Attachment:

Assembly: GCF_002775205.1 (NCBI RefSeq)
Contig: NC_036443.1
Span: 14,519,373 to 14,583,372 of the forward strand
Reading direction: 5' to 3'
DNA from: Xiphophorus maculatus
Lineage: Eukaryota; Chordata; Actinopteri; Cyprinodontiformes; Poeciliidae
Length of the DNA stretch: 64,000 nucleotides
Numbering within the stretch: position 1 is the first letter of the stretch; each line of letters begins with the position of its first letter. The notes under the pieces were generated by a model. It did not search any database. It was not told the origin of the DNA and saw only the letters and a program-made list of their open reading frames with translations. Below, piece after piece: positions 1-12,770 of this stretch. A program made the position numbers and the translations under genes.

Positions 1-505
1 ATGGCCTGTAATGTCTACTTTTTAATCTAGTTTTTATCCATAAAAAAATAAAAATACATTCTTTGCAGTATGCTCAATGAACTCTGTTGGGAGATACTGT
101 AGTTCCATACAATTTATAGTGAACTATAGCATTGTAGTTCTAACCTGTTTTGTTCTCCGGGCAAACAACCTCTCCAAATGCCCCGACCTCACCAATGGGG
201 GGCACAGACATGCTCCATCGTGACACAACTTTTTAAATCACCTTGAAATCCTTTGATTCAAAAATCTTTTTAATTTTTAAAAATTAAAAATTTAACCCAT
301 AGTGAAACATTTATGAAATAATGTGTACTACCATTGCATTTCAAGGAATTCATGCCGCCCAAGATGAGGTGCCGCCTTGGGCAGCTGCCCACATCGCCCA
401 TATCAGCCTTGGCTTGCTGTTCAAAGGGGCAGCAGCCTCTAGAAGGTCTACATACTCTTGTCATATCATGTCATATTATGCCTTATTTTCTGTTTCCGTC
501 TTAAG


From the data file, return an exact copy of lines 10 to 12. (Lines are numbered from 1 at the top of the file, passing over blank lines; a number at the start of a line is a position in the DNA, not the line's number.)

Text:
1 ATGGCCTGTAATGTCTACTTTTTAATCTAGTTTTTATCCATAAAAAAATAAAAATACATTCTTTGCAGTATGCTCAATGAACTCTGTTGGGAGATACTGT
101 AGTTCCATACAATTTATAGTGAACTATAGCATTGTAGTTCTAACCTGTTTTGTTCTCCGGGCAAACAACCTCTCCAAATGCCCCGACCTCACCAATGGGG
201 GGCACAGACATGCTCCATCGTGACACAACTTTTTAAATCACCTTGAAATCCTTTGATTCAAAAATCTTTTTAATTTTTAAAAATTAAAAATTTAACCCAT